Legal Separation and Separation Agreements in Cary, Wake County, North Carolina
You should consider scheduling a consultation with our family law attorney about legal separation and/or separation agreements if:
- You are separated;
- You are contemplating separation;
- You have questions about your rights once you are legally separated;
- Your spouse has hired an attorney; or
- You received a draft separation agreement from your spouse’s attorney.
Our divorce and family law attorney practices family law exclusively in Wake County, North Carolina. A large part of our family law practice involves the legal separation and separation agreements in North Carolina. When prospective clients contact our family law attorney, many of them ask some variation of the following questions:
- What is a legal separation in North Carolina?
- How do I get a legal separation under North Carolina law?
- When am I legally separated under North Carolina law?
- What is a separation agreement?
- Do I need a separation agreement to get a legal separation in North Carolina?
- How do I file for legal separation?
Here are the answers:
In order to get a legal separation under North Carolina law, one of the spouses must establish a separate residence (one spouse must move out) and at least one spouse (either one) must have the intent to end the marital relationship. That is all that is required for a legal separation under North Carolina law. North Carolina law does not require a separation agreement for a legal separation. You do not need to file for legal separation with a North Carolina court to be legally separated.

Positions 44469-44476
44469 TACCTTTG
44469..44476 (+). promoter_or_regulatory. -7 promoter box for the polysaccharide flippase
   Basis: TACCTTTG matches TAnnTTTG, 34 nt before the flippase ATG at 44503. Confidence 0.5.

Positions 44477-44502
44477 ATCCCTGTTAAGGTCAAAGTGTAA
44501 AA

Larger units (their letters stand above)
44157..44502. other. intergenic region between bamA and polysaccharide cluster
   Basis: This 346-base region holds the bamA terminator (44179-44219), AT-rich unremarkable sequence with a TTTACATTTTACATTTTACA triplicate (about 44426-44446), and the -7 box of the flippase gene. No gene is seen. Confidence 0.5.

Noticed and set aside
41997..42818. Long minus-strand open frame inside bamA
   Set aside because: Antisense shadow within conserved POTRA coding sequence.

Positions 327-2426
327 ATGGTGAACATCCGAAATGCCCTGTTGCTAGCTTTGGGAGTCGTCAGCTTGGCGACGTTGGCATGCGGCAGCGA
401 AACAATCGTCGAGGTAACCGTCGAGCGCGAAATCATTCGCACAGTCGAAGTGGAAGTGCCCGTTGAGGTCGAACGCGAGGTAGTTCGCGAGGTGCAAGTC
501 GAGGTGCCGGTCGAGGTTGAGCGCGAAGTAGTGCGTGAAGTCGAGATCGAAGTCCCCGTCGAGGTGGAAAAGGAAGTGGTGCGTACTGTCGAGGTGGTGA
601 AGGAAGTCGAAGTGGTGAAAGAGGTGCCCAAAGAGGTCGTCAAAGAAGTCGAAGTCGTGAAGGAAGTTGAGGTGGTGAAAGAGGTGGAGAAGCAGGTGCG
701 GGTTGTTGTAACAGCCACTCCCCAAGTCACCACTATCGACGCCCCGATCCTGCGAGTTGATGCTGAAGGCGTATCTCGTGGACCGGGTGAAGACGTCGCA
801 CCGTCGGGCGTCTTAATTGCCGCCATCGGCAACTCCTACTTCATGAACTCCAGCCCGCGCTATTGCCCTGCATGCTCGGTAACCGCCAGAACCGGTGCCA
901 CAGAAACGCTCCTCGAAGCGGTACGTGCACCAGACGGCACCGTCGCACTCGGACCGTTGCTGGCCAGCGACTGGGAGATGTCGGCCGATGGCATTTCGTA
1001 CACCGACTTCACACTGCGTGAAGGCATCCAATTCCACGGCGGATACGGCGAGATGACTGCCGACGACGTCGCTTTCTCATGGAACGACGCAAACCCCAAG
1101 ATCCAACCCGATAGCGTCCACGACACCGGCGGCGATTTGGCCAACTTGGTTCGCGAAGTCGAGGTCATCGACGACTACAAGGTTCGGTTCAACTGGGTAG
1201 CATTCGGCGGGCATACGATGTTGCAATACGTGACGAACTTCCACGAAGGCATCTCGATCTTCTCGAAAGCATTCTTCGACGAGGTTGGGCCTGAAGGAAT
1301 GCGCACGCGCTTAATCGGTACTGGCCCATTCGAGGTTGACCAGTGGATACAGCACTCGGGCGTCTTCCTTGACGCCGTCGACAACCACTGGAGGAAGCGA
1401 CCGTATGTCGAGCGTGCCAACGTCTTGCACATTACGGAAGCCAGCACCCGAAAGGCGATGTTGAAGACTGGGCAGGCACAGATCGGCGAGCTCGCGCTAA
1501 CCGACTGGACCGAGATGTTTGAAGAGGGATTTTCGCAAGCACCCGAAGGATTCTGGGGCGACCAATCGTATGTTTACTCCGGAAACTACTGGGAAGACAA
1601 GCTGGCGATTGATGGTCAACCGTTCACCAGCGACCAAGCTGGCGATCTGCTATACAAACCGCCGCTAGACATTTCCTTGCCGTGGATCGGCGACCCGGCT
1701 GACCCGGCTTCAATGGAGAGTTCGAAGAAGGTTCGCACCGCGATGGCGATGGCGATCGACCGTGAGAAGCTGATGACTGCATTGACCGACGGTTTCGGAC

While you do not need an attorney or a separation agreement for a legal separation in North Carolina, it is advisable to consult with a family law attorney before separating. After speaking with a family law attorney who understands legal separation and divorce laws in North Carolina, you may determine that a separation agreement makes sense for other reasons.
So, what is a separation agreement? A separation agreement is a binding contract between spouses who are either contemplating or have separated. When you are contemplating legal separation or are already separated, several legal rights and/or obligations come into play, namely: division of marital assets and debts, spousal support, child custody and child support.
Negotiating and drafting a separation agreement is usually less time consuming than litigation and, therefore, is typically less expensive. Even if the parties cannot resolve all issues in a separation agreement, it is usually helpful to resolve as many issues as possible in the agreement and submit to the court only those issues on which the parties cannot reach agreement. We believe that this strategy is cost-effective for our clients and optimizes the legal process by resolving as many issues as possible outside of court, while the parties and their legal representation still control the process.